Handling Rejection After an Interview

Talk to any successful business person what has taught them the most about success and nearly all of them will say, ‘failure’. The ability to fail, and fail well, is a prerequisite for success in any aspect of life. It is by trying and failing we begin to truly understand how things work, and begin to learn about ourselves. The key is to learn how to handle rejection and use it as a building block to improve the way we do things and learn what it has to teach us.

Think about it, Steve Jobs was once fired from Apple, Steven Spielberg was rejected three times by the university of Southern California to sturdy Film and Elvis was told after his first performance by his manager, ‘You won’t amount to a thing – go back to driving a truck’. Rejection is a prerequisite to success, but to secure a great job you have to understand that employment rejection is a comment about the hiring process, not about you a person. Whatever happens, do not take rejection personally – you have to get over it.

Recruiters have a limited number of people they can hire for any job and receive many more applicants than they can place. At each stage of the process someone has to be rejected, and more often than not, the recruiter has an extremely difficult choice to make from the applicants before them. A rejection is never an emotional decision, it’s quite simply that the recruiter had someone else apply who matches their criteria more fully – and that may mean six months more experience, a different skill they want to utilize or a personality that fit in their team better. It’s never that there was something ‘wrong’ with you so don’t let the rejection stop you from moving forward.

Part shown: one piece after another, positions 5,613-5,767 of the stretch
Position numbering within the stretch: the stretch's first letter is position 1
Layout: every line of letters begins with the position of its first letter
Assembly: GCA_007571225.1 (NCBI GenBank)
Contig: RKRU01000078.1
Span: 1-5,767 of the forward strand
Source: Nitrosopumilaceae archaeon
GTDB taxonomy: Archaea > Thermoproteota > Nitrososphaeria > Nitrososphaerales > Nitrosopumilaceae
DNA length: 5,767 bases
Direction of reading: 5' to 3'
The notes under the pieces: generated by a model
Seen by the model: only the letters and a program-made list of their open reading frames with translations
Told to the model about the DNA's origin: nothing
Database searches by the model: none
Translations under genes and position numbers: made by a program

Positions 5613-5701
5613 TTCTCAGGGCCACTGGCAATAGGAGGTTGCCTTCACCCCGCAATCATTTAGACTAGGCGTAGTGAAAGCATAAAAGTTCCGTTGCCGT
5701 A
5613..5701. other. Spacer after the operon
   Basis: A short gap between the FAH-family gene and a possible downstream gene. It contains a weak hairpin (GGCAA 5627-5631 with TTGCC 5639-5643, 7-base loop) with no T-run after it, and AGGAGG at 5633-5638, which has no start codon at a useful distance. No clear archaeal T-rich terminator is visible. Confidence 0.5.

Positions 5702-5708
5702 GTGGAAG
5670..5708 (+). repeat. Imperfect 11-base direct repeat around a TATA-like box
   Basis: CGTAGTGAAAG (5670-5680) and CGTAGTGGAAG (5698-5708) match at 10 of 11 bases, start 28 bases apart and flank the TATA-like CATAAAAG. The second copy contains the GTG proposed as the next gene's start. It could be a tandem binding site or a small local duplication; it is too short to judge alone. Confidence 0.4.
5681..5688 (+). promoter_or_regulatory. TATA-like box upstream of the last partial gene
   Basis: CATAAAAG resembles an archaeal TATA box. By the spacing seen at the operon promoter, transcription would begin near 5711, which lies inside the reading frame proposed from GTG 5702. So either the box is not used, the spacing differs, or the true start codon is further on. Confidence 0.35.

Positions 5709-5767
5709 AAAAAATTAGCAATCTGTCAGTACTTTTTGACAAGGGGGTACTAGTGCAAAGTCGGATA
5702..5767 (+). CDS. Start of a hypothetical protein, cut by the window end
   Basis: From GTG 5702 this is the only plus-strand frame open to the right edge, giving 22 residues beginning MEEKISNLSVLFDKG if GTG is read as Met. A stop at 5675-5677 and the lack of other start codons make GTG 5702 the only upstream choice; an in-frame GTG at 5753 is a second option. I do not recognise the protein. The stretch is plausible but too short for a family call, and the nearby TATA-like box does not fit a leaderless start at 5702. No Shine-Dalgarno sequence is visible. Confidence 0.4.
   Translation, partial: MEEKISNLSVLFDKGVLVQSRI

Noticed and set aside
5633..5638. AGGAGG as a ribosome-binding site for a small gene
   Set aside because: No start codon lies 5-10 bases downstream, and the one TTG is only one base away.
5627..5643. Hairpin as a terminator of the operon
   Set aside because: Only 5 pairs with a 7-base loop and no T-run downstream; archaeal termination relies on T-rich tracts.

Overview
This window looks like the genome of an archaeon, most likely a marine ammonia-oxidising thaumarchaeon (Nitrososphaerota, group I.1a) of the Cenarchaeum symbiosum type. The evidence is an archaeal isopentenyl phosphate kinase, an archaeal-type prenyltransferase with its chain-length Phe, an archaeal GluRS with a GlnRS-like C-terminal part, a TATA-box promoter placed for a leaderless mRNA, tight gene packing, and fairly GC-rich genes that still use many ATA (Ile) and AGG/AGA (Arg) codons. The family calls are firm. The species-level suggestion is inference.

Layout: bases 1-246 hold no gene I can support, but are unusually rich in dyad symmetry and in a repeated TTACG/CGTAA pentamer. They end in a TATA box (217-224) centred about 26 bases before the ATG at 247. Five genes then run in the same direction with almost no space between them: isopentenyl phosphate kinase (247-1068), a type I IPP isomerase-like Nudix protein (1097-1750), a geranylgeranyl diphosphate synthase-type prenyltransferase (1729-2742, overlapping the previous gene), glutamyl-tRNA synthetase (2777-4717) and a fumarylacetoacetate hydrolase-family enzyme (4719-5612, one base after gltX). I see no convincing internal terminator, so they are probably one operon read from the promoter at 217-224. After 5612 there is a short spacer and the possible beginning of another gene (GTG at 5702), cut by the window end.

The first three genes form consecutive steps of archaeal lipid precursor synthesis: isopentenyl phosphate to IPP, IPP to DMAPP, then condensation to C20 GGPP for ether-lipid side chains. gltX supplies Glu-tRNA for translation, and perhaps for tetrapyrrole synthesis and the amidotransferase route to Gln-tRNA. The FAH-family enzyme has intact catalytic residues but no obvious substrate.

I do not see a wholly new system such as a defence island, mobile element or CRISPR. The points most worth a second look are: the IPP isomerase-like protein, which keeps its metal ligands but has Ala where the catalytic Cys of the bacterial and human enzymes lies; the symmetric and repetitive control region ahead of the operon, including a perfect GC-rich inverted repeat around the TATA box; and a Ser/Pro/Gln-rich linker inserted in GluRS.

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Use the rejection to move you closer to success. When you receive the rejection:

1: Be bold! You have nothing to lose! Ask the employer why you weren’t hired. Ask for specifics. Explain you want to understand how you can improve and would appreciate feedback. Take that information and use it to modify your next job hunting skills.

2: Set goals. Challenge yourself. Take the feedback and make a plan on how you can improve. Don’t be too zealous on any one comment as you need to be a well-rounded candidate, but set positive goals that you can achieve and then enjoy the feeling of pushing forward to securing your next job.

3: Write everything down. Make a note of the feedback, your goals and your successes. Concentrate on improving and what you can do to make yourself the best candidate at your next interview. Review your progress and remind yourself where you’re going and how you’re succeeding when you need to.

Just bear in mind that a rejection is not the end of the journey – securing a job is. Be positive, look forward and your confidence will grow to a stage where there is no better candidate in the process but you.